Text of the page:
In addition, the Court may only make an order under s 64(1) if it is in the best interests of the person(s) beneficially interested under the trust, that is W. The proposal will result in all trust property being transferred out of W’s sole entitlement, and permanently, when she is only 23 and can have no idea of how her life and career will develop. Of course, financial considerations are not the only matters to take into account. I accept a recipient of such an estate might wish to ensure his or her siblings are able to benefit; W has had several years to consider how she wishes to proceed; as a [graduate], W can be expected to understand the financial implications of what she proposes; and she says she has received legal advice (although she does not say independent legal advice). Ultimately, however, there can be no order under s 64(1) unless I am satisfied the proposed transaction is in W’s (current) best interests and I am not so satisfied for the reasons I have given.
 In counsel’s memoranda, it is said W wishes these assets to be transferred to Z Ltd and, absent a Court order, she will take a transfer of the assets and then transfer them herself to Z Ltd. Counsel submitted a Court order would avoid the disadvantages of this course, these being the cost of “double handling” the properties and an adverse tax consequence.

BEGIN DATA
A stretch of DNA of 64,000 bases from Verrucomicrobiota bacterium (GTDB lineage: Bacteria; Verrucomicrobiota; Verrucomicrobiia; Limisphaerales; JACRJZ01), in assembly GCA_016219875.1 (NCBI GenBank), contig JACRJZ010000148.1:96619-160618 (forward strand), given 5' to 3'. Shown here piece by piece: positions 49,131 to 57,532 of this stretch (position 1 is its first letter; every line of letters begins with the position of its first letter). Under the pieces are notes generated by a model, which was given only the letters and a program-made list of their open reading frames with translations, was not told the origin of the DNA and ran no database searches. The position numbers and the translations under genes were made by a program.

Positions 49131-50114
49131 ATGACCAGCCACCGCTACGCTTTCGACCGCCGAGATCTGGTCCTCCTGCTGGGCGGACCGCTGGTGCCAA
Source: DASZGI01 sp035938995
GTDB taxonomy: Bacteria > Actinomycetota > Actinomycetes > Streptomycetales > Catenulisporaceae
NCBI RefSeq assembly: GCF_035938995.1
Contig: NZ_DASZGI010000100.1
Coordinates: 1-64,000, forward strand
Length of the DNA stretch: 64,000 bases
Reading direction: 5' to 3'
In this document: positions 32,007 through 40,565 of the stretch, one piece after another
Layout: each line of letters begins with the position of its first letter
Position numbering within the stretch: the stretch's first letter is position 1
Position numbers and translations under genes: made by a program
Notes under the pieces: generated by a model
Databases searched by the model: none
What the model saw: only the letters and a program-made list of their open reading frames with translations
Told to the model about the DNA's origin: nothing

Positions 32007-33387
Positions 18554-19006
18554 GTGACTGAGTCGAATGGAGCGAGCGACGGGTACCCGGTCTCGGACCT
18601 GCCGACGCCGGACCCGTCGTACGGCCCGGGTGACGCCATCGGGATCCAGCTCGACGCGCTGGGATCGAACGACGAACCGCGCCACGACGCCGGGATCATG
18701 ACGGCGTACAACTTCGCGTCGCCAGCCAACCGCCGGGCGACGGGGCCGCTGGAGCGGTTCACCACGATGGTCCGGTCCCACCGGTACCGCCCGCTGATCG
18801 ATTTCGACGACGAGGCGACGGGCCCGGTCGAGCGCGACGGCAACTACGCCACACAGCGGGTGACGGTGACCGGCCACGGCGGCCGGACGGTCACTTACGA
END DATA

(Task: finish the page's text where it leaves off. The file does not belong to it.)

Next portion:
That W will suffer additional cost if she takes these steps does not alter my decision. For what it is worth, however, the cost of transferring the assets to W and then to Z Ltd are trivial in the scheme of this estate, and there is no explanation in the information before me as to what adverse tax consequence will result. In the discussion on 8 June 2020, counsel advised the consequence is the application of the “bright line” tax rule, which applies on the sale of a property within five years of acquisition, and submitted I should not decline to make an order merely because an advantageous tax outcome will result (which I am not). Quite why the bright line rule should apply is unclear given a sale of inherited property is exempt from the rule but regardless the matters referred to in  and  preclude the making of the order sought.
Editor’s note: it is curious perhaps that no consideration was given as to whether Z’s object could have been achieved pursuant to the rule in Saunders v Vautier. See for example Beneficiaries rule.
- Re W  NZHC 1292
- Heylen v Keene  NZHC 2203
- Saunders v Vautier (1841) 4 Beav 115
- Re Smith (deceased)  1 NZLR 495 (SC) at 497, ln 54
- Banicevich v Gunson  2 NZLR 11 (CA) at  and